5. You’ve accomplished what that Canopic jars were originally meant by the Egyptians to do: assure reanimation and life. I see in your Canopic jars, the Egyptian vision of the divine essence of all animals, the Egyptians special view, which you have reanimated with your particularly charming humor. At the same time your creativity is reminding moderns that we are gradually eliminating NATURA NATURANS, our strongest and most direct conduit for experiencing the ongoing creation of the universe. Amazing how your creations and creatures are both light and humorous and still so connected to their essence.

  6. Hi Kate – Your work being featured in this publication is well deserved. Congrats Kate! I have always loved your work.

  7. Your whimsical imagination in your art has always delighted me. Now, after reading the piece about you, your background as a child and growth and experience as an artist leaves me with even greater appreciation for you as an artist.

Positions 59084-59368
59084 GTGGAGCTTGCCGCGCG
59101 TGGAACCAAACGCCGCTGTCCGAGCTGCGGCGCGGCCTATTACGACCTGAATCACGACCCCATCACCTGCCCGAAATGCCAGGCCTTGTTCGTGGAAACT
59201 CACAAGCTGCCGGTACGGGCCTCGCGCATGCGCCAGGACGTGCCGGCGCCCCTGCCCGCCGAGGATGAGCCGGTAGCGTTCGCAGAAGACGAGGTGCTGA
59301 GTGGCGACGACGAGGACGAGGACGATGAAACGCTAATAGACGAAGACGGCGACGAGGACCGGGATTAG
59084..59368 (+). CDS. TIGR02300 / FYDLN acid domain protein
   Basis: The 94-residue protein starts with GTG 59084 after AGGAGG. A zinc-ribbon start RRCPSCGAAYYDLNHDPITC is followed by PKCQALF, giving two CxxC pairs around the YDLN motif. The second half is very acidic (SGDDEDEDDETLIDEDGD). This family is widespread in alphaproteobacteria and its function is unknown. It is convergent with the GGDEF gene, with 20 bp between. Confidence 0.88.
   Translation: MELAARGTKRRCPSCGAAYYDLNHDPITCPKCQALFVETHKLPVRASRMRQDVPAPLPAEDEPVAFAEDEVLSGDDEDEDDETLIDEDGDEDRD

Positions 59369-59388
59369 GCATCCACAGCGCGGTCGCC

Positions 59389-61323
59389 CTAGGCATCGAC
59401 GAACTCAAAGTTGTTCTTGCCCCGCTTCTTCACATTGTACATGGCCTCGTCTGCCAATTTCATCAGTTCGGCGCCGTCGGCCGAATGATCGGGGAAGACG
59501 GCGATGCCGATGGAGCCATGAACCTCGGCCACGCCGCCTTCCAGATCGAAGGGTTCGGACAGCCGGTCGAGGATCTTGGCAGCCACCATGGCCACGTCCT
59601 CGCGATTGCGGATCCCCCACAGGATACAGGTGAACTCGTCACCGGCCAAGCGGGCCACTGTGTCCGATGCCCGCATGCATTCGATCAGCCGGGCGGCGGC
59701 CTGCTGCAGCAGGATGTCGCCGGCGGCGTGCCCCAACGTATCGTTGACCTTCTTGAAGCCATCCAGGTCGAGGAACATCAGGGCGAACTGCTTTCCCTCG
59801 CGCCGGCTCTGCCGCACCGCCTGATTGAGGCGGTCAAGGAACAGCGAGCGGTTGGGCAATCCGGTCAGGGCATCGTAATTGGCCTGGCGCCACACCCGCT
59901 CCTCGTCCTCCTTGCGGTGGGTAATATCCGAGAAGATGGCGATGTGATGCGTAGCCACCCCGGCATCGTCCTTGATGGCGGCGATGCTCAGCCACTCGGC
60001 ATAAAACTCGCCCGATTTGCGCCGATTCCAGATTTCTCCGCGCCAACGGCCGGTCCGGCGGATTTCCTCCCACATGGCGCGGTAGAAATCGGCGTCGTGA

Kudos to you, Kate.

  8. It is wonderful to see Kate Missett’s work highlighted in this magazine so nicely with photographs and related history.
    I look forward to reading the rest of the magazine.
    Thank you

  9. Wonderful to see Kate Missett’s work with her unique viewpoint, style and glazing. She is a story-teller.

  10. These are so beautiful. Now I understand their deeper meaning a little bit better. Thanks for Ganesh – it’s his time now!